You may have opted to go with an alternative like Vimeo, and while there are certainly reasons to go this route, not having your clips and not spending some time creating YouTube-specific content aside from just music videos (which can then be shared elsewhere) is a serious mistake.
The features that made Snapchat what it is have been stolen by the likes of Instagram and more recently Facebook, but this doesn’t mean it is no longer relevant, or will be disappearing anytime soon. Snapchat is hugely popular with younger crowds, and they use it constantly so while it may require you to update quite often, the app can be an amazing way to form a serious connection with people in a relatively short period of time.
Also, it is worth mentioning while other social media outlets require you to put time and effort into everything you upload (editing, cropping, and just generally creating something visually appealing or perfectly worded, etc.), Snapchat is inherently fun and fancy-free, and if you try to make things too perfect, you’re kind of missing the point of it entirely. Snapchat allows you to be silly, spontaneous, and real; this is part of what makes it so great for creating true connections with fans.
While you might only want to update a Facebook page once to remind everybody about an upcoming show, Twitter is where you can really sell some tickets by nudging your followers over and over without ruining your brand.
There are a lot of people who will tell you having a LinkedIn is totally unnecessary, or that perhaps as a musician (or anybody in the music industry—trust me, I hear this one a lot) you don’t even have a “real job,” but with the amount of work you’re putting into making this all happen, you know you’re definitely working hard — meaning you should have a page on LinkedIn.
The good thing about LinkedIn is, for the most part, you can set it up, enter all the relevant info, and then leave it be. Sure, you’ll want to update it and check your messages from time to time, but the site has never been huge when it comes to music, and you shouldn’t be dedicating any real time here. Having said that, it’s also silly not to set one up, even if you leave it alone for some time.
Creating a website for your band has never been easier or cheaper than it is these days, but I still know plenty of musicians and acts who have decided not to go this route.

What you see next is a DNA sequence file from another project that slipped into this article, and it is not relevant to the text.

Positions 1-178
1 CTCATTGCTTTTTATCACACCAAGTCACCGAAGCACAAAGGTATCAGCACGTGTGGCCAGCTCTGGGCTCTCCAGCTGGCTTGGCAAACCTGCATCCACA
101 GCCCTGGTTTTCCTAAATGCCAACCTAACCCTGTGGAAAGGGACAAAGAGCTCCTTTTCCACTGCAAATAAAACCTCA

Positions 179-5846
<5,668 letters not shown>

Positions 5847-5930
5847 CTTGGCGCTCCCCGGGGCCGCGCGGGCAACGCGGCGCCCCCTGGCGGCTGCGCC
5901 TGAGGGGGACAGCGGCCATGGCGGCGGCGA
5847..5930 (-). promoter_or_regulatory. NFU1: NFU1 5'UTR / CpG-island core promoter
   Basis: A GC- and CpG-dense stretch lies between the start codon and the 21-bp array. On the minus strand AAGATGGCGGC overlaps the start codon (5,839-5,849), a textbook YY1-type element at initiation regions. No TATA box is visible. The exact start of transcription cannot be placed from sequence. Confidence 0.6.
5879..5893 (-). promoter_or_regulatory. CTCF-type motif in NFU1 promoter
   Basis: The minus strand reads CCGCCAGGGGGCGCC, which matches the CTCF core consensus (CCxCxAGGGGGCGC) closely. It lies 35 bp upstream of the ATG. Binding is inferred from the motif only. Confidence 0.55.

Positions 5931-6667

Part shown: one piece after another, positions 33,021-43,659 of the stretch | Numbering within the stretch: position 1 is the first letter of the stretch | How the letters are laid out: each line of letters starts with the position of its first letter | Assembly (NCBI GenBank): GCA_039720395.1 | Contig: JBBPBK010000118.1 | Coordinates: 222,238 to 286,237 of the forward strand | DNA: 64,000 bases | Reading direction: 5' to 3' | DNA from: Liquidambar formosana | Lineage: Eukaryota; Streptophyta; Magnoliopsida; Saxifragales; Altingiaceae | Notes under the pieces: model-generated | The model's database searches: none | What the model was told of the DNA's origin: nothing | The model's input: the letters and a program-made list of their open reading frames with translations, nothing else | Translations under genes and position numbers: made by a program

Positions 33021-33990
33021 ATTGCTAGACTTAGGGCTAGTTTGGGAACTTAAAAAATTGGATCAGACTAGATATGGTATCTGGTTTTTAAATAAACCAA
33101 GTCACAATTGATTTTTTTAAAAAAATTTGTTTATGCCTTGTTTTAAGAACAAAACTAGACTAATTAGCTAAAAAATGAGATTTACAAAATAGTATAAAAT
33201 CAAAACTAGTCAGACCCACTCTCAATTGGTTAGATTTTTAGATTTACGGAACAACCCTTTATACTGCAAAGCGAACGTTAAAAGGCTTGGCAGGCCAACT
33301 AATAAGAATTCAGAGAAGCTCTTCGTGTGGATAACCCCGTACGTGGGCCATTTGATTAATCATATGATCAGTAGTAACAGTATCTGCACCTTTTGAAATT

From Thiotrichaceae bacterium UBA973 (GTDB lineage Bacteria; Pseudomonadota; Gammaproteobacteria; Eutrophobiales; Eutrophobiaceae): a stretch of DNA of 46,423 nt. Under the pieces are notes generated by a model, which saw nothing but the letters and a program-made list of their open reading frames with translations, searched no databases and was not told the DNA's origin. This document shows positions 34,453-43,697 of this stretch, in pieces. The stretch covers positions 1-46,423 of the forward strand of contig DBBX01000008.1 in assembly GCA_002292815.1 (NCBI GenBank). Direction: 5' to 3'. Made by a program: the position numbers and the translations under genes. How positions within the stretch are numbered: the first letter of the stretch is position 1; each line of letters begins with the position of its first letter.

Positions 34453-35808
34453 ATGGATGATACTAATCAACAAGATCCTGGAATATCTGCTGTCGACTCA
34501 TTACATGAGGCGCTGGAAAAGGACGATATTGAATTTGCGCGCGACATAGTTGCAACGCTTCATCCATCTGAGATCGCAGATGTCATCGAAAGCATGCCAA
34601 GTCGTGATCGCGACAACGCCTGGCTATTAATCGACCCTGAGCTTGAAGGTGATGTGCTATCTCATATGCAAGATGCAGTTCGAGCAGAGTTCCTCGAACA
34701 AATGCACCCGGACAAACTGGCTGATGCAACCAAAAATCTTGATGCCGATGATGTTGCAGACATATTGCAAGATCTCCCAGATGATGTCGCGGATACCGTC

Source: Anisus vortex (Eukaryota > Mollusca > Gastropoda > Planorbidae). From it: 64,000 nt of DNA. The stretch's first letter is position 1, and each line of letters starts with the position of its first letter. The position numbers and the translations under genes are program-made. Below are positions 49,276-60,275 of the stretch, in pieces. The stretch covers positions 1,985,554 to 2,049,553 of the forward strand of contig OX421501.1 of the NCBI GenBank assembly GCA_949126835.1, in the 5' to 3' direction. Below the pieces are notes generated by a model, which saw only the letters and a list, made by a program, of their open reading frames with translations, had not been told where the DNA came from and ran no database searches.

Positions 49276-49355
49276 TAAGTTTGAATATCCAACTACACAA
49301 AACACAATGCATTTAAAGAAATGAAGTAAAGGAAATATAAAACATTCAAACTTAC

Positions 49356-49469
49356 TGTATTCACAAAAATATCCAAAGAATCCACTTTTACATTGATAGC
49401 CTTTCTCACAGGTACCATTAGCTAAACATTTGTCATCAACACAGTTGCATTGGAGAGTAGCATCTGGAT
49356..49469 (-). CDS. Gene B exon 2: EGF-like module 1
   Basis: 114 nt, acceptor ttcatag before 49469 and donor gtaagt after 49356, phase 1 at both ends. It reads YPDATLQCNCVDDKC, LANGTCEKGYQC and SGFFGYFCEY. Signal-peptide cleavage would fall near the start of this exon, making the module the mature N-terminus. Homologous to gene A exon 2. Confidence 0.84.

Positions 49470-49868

If you’re not very good with HTML coding or if you don’t have any money to hire someone to help you out, consider heading to Tumblr to set up the simplest of band websites. Even in an age when fans will likely find you on six different networks before heading to Tumblr, it’s still good to have this online presence, especially because you can share so much more on this site than anywhere else.
Bandsintown isn’t necessarily so helpful for the site itself, but rather for where it spreads the information you input. The outlet allows musicians to enter all relevant info regarding your upcoming shows or tours, and fans can subscribe to you. This way, those who love you (and especially seeing you in a live setting) will receive email notifications when a new date is added, and your job marketing every performance just became slightly easier.
It’s a neat service, but Bandsintown is truly helpful because it connects to Facebook and other networks, so you only have to enter all of this information once and it spreads everywhere. With ticket sales making up more and more of an artist’s revenue, you could use all the help you can get moving tickets and making sure fans know when you’ll be in town.
It’s one of the coolest new social networks out there, and if you’re not already on the platform, you’re missing out on engaging with an entire age group.
Sing-along app Musical.Ly is, at its core, pretty silly, but it is also (as its name suggests) musically inclined, and that means it is immediately worth consideration. The app allows you to sing along to the tunes you love, and your fans can do the same. You can even do it with your own songs, which is easy and super fun promotion. If you want those who enjoy your output to be mouthing the words back to you at a concert, why wouldn’t you want the same on social media?